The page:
3. Do you perform STS in the OR for a c-section? If so, who stays with the baby during that process?

Any advice would be welcome! We are trying to provide the best, safest, care for our patients while not working our staff any harder than they already do!

1. We have a “transition Nurse” role assigned each shift. This is typically a NICU Nurse, but if NICU is full and they can’t spare a Nurse then an L&D Nurse can take this role as well. Typically it is one person assigned as this role each shift.

2. We aren’t required to stay in the room, at all times for those first two hours. We are in and out very frequently so they aren’t alone much but they have their call light when we aren’t in room. Typically our transition nurse cares for baby thefirst two hours and the L&D Nurse cares for Mom. Sometimes, if it’s very busy the transition Nurse will catch and release meaning they come for the delivery/apgars and then the L&D Nurse takes over care for both Mom and baby after that.

3. We sometimes do STS in the OR, depends on the situation. The transition Nurse stays with the baby for this.

When you say you’re having trouble with staff wanting to keep the baby in the room, what does that mean? What do you do with baby at the moment, they are delivered and leave the room?!

Eyeknit

Eyeknit, ADN, BSN

Specializes in NICU, NSY, LD/OB. Has 13 years experience. 11 Posts

Not sure if you mean LDRP couplet care or MB couplet care, but at my fac we do STS by default for vag, and we have a nursery nurse assigned only to ‘catch’ babies who does the two hrs after delivery, popping in and out of the room, sometimes juggling 4 or more babies, then upon transfer to MB couplet care two RNs (nsy and l&d) report off to one RN. If it is busy the nsy nurse reports off to l&d nurse as soon as mom and baby are stable. We currently have STS at 100% of the vag deliveries for which it is appropriate. Not so good with the cs. Those we do STS on request, or start in the recovery room. The nsy rn has to be ‘in and out frequently ‘ during skin to skin, we dont do a continual presence.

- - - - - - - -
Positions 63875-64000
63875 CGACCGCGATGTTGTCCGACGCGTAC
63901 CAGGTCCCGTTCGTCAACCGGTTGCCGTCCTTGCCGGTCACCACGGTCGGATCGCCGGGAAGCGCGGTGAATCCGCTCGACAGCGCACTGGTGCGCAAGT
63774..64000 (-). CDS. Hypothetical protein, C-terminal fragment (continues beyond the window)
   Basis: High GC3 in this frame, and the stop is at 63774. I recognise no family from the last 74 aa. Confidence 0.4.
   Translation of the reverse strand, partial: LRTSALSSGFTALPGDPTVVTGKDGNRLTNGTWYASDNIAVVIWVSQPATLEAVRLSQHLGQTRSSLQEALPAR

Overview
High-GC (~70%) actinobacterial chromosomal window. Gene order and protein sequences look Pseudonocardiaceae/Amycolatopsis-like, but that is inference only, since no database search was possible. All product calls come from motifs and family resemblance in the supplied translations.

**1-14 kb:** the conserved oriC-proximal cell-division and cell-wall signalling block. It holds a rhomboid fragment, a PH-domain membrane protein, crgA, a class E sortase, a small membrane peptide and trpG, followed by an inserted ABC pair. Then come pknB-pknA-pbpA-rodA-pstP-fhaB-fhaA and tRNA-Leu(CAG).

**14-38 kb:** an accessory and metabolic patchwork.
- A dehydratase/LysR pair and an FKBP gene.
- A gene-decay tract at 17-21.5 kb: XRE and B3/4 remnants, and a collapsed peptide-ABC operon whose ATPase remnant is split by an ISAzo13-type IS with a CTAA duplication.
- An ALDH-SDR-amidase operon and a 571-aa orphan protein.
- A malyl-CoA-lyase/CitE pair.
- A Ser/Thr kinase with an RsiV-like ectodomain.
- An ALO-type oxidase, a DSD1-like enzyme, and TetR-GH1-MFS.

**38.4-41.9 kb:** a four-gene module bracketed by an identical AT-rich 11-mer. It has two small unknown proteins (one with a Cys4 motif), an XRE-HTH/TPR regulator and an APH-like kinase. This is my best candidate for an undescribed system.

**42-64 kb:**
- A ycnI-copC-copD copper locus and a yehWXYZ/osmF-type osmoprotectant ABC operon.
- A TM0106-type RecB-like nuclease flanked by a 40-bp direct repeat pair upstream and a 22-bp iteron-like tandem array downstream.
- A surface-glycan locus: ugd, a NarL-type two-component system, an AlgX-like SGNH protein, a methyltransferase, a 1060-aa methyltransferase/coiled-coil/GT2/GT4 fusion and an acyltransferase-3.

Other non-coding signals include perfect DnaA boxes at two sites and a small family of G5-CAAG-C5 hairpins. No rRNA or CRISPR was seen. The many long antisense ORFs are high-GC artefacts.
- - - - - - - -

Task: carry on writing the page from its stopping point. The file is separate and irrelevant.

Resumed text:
I'll get back to you as I am about to start a new facility, but I can tell you what it looked like for me in a rural setting as the only OB trained nurse on my shift:

Keep in mind we were a rural hospital so this probably atypical, but we had to be creative with resources:

If no active labor- I did couplet care for up to 8 mom and babies. (I never had more than 3 pairs). If I had an active labor, I would have a CNA round for vitals instead of myself, and I would check in on mom and baby periodically after my initial assessments. (I'd probably have cross coverage from outgoing OB nurse while I did my initial rounds).
For labor and delivery I provided the care from labor to transition to the postpartum wing. At the time of delivery I had to call an M&S nurse who would stay until we were sure the baby was stable. I think less than 30 minutes. All our M&S staff were baby friendly certified, Pals, ACLS, and usually NRP. Once baby was determined to be stable I sent them back to their ward because in most cases I am doing nothing in the first hour except guiding the bonding and occasional VS checks or fundal checks on mom.